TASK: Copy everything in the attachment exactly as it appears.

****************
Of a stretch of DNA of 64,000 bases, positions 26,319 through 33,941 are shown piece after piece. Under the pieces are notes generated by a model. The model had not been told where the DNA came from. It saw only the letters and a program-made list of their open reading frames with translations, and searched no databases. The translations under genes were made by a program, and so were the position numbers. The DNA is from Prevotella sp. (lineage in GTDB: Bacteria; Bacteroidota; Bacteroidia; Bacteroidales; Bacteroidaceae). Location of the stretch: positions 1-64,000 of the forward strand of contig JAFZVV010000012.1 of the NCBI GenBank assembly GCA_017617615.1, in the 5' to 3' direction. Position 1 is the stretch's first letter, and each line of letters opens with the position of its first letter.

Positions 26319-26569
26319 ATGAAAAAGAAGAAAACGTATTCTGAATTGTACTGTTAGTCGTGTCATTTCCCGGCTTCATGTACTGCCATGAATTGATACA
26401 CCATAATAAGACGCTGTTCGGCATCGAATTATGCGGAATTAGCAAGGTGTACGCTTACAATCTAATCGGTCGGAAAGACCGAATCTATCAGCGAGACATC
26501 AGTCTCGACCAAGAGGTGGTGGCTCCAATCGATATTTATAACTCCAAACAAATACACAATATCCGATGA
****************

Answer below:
Of a stretch of DNA of 64,000 bases, positions 26,319 through 33,941 are shown piece after piece. Under the pieces are notes generated by a model. The model had not been told where the DNA came from. It saw only the letters and a program-made list of their open reading frames with translations, and searched no databases. The translations under genes were made by a program, and so were the position numbers. The DNA is from Prevotella sp. (lineage in GTDB: Bacteria; Bacteroidota; Bacteroidia; Bacteroidales; Bacteroidaceae). Location of the stretch: positions 1-64,000 of the forward strand of contig JAFZVV010000012.1 of the NCBI GenBank assembly GCA_017617615.1, in the 5' to 3' direction. Position 1 is the stretch's first letter, and each line of letters opens with the position of its first letter.

Positions 26319-26569
26319 ATGAAAAAGAAGAAAACGTATTCTGAATTGTACTGTTAGTCGTGTCATTTCCCGGCTTCATGTACTGCCATGAATTGATACA
26401 CCATAATAAGACGCTGTTCGGCATCGAATTATGCGGAATTAGCAAGGTGTACGCTTACAATCTAATCGGTCGGAAAGACCGAATCTATCAGCGAGACATC
26501 AGTCTCGACCAAGAGGTGGTGGCTCCAATCGATATTTATAACTCCAAACAAATACACAATATCCGATGA